WINNIPEG — Hospitals in Manitoba will soon begin collecting voluntary data on race, ethnicity and Indigenous identity.
The data will be collected during the registration process beginning May 11 whenever a patient arrives at the hospital.
“We saw during COVID-19 how powerful good data was to inform planning that met the needs of the population through better informed vaccine eligibility, and vaccine and testing sites in trusted places in communities,” said Dr. Marcia Anderson, executive director of Indigenous affairs at Ongomiizwin and vice-dean of Indigenous health, social justice and anti-racism in the Rady Faculty of Health Sciences, University of Manitoba.
“Collecting racial, ethnic and Indigenous identifiers means we will be able to look at broader health care quality measures and build on the COVID-19 data governance and engagement processes to improve how the health care system serves Black, Indigenous and diverse ethnic or racial communities.”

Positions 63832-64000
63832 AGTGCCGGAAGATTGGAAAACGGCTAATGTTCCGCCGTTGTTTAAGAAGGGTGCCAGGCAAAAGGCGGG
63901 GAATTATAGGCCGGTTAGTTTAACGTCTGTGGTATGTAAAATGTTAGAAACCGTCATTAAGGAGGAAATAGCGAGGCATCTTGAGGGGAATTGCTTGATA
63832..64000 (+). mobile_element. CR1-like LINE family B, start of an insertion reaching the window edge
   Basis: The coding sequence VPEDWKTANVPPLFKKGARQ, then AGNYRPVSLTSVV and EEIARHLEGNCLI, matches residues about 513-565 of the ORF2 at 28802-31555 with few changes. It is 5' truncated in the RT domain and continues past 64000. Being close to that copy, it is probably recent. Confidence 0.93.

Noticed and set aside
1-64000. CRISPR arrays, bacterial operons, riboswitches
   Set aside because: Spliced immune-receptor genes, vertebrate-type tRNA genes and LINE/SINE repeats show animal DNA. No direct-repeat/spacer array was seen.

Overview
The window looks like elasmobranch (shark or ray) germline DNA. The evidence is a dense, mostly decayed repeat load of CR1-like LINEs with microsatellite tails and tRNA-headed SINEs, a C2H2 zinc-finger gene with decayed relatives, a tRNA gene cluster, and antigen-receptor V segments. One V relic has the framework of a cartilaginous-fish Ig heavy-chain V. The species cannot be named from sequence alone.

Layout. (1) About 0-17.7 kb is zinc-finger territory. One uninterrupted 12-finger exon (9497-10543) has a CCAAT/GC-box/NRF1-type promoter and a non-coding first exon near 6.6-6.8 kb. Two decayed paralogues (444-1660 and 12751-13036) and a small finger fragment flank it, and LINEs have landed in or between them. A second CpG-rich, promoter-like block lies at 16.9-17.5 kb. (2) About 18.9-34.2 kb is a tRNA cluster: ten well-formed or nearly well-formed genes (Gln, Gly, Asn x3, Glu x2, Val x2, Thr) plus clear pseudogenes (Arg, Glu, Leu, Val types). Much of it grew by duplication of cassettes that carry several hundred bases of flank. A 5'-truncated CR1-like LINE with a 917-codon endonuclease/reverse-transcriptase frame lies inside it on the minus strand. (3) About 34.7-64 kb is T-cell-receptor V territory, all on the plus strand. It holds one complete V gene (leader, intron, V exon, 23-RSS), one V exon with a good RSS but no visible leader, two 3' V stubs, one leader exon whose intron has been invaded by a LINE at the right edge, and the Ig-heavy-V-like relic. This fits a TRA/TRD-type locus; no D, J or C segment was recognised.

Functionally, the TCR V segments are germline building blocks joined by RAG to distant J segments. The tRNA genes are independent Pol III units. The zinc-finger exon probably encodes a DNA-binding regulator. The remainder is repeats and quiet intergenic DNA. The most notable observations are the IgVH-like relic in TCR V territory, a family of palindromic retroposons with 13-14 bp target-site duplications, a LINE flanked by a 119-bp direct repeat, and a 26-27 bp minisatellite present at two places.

Manitoba is the first province in the country to collect such data upon entry to a hospital. Patients will be asked to self-identify and choose from a list of Indigenous identities such as First Nations Status, Inuit or Métis, or other identities such as Black, Filipino, Southeast Asian, Middle Eastern or White. Shared Health says self-declaring is voluntary and the information provided won’t impact how care is provided.